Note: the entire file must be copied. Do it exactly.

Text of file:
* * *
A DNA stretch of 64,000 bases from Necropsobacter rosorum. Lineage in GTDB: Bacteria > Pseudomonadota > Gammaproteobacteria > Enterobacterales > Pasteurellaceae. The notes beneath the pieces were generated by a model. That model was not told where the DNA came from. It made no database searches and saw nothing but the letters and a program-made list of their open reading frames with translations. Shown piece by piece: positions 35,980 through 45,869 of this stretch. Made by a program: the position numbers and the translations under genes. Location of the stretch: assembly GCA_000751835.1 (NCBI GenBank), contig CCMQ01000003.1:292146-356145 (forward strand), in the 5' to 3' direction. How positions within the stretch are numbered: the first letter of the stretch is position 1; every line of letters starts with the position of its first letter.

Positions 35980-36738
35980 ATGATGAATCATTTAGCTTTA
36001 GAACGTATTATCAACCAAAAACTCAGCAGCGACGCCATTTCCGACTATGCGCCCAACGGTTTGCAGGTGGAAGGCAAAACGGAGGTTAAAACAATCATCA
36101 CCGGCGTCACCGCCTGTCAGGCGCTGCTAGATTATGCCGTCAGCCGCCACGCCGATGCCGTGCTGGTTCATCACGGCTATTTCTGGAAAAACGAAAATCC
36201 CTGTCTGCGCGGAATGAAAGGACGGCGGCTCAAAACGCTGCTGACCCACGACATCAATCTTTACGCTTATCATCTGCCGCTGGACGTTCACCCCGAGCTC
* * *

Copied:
A DNA stretch of 64,000 bases from Necropsobacter rosorum. Lineage in GTDB: Bacteria > Pseudomonadota > Gammaproteobacteria > Enterobacterales > Pasteurellaceae. The notes beneath the pieces were generated by a model. That model was not told where the DNA came from. It made no database searches and saw nothing but the letters and a program-made list of their open reading frames with translations. Shown piece by piece: positions 35,980 through 45,869 of this stretch. Made by a program: the position numbers and the translations under genes. Location of the stretch: assembly GCA_000751835.1 (NCBI GenBank), contig CCMQ01000003.1:292146-356145 (forward strand), in the 5' to 3' direction. How positions within the stretch are numbered: the first letter of the stretch is position 1; every line of letters starts with the position of its first letter.

Positions 35980-36738
35980 ATGATGAATCATTTAGCTTTA
36001 GAACGTATTATCAACCAAAAACTCAGCAGCGACGCCATTTCCGACTATGCGCCCAACGGTTTGCAGGTGGAAGGCAAAACGGAGGTTAAAACAATCATCA
36101 CCGGCGTCACCGCCTGTCAGGCGCTGCTAGATTATGCCGTCAGCCGCCACGCCGATGCCGTGCTGGTTCATCACGGCTATTTCTGGAAAAACGAAAATCC
36201 CTGTCTGCGCGGAATGAAAGGACGGCGGCTCAAAACGCTGCTGACCCACGACATCAATCTTTACGCTTATCATCTGCCGCTGGACGTTCACCCCGAGCTC